Apparently middle-school boys these days use the word "gay" as an all-purpose pejorative. My 13-year old girl, who is not given to political or philosophical disputations (at least not with me) came home yesterday in a high dudgeon, as the result of a series of in-person and electronic conversations she and her friends had with S., an eighth-grade boy.
The disputes raged all over the map, from global warming to the meaning of American freedom. My daughter disdains this misuse of the word "gay," but was especially put out because S. told her best friend, whose mother is ill with metastasized cancer, that cancer is a trivial problem compared to global warming, because the latter could kill so many more people. Then S. started to argue that homosexuality was unnatural, a defensible position, but one that to my daughter (and a Mormon friend) was beyond the pale.
She proceeded to read aloud to me several pages of an angry exchange one of her friends had with S., and ranted for a good half hour, even after having ranted to her mother before.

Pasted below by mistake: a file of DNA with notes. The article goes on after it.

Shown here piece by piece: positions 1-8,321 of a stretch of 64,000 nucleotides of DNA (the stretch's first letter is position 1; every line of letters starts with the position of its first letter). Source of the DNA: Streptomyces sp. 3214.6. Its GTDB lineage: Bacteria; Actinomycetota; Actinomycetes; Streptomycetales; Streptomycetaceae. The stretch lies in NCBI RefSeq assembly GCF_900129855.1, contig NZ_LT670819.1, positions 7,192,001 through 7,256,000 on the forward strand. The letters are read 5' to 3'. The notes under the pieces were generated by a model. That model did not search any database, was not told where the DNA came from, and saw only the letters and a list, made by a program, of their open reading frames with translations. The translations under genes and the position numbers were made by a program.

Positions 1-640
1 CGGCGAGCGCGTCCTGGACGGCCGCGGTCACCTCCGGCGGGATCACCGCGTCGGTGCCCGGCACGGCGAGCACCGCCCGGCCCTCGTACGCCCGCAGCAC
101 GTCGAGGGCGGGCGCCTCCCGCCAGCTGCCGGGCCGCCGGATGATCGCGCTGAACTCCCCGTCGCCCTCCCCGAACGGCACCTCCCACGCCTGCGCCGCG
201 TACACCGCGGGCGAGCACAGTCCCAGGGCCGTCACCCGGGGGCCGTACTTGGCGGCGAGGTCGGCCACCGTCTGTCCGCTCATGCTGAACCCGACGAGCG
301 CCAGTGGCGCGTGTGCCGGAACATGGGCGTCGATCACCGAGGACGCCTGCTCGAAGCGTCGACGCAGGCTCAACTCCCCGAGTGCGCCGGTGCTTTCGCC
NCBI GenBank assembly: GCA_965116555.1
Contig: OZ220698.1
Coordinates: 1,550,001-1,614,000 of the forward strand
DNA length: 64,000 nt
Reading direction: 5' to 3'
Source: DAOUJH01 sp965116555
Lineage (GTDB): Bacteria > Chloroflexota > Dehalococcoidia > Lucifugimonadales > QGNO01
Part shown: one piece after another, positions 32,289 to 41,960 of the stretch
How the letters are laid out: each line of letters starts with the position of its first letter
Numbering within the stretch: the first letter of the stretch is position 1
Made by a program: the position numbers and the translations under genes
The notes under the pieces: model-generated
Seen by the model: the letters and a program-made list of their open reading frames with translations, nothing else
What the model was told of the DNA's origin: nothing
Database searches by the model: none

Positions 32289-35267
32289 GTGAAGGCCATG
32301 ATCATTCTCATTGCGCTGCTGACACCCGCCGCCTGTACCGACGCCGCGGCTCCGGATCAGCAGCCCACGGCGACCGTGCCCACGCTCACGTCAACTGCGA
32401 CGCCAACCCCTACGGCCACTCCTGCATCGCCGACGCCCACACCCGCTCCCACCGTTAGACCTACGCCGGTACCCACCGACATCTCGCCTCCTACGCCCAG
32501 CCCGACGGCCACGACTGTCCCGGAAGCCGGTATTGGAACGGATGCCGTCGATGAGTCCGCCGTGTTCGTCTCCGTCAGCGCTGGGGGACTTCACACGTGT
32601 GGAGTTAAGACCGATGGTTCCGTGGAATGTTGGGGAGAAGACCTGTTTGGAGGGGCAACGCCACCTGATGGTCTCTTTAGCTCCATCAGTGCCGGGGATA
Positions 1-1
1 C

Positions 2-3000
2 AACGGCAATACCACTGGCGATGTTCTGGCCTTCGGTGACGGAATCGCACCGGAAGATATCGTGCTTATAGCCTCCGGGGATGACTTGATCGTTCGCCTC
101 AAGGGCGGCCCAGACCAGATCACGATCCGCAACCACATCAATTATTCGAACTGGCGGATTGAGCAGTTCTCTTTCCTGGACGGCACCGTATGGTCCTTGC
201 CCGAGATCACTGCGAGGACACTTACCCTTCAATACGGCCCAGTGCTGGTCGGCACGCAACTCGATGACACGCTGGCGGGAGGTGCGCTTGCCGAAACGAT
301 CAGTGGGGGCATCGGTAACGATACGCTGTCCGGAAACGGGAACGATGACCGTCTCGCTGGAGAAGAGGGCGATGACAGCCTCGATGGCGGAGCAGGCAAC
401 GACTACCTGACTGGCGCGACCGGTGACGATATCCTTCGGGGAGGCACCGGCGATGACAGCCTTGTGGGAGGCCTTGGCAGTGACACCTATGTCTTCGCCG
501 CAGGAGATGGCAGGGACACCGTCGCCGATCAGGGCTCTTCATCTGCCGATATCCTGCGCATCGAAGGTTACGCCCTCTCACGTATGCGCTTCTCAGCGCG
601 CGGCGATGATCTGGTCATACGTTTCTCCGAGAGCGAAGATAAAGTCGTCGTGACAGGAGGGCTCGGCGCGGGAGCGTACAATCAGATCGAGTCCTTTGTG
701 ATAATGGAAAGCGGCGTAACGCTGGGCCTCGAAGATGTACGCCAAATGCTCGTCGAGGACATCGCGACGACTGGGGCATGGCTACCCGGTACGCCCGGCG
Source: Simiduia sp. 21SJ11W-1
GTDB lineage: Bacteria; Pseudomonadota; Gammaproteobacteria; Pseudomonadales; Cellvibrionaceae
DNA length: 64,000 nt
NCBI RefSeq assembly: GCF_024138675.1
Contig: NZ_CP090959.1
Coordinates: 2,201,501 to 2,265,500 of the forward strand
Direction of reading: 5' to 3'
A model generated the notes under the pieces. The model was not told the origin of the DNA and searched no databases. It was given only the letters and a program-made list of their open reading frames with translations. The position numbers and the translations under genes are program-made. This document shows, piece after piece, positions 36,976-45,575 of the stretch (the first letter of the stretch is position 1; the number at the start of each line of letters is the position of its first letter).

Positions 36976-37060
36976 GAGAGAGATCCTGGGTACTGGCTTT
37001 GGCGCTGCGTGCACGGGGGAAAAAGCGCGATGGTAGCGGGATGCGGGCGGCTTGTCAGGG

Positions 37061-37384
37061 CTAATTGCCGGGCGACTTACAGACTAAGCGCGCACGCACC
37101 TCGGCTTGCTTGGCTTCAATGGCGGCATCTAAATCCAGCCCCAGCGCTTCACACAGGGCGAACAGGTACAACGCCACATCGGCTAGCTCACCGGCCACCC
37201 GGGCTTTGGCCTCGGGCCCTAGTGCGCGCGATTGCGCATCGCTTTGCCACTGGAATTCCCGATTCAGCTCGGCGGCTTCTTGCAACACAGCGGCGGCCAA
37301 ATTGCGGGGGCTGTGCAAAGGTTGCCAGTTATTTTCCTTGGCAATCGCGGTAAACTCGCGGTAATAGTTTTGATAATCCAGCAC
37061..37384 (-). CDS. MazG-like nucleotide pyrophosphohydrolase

What struck me is not so much the content of the conversation, but the novelty of seeing this younger daughter become so exercised over questions at least partly political and philosophical. She's been more of a social butterfly and a performer than a ponderer or a debater. Suddenly she's plunging with passion into grown-up issues.
She's young (13, going on 14) and her philosophic rage has a girlish cuteness about it, but is quite real. To her father, a sometime controvert, the emergence of these interests and this passion (as well as her instinctive defense of her friend's welfare, which is nothing new), is like seeing her take her first steps, or beginning to read.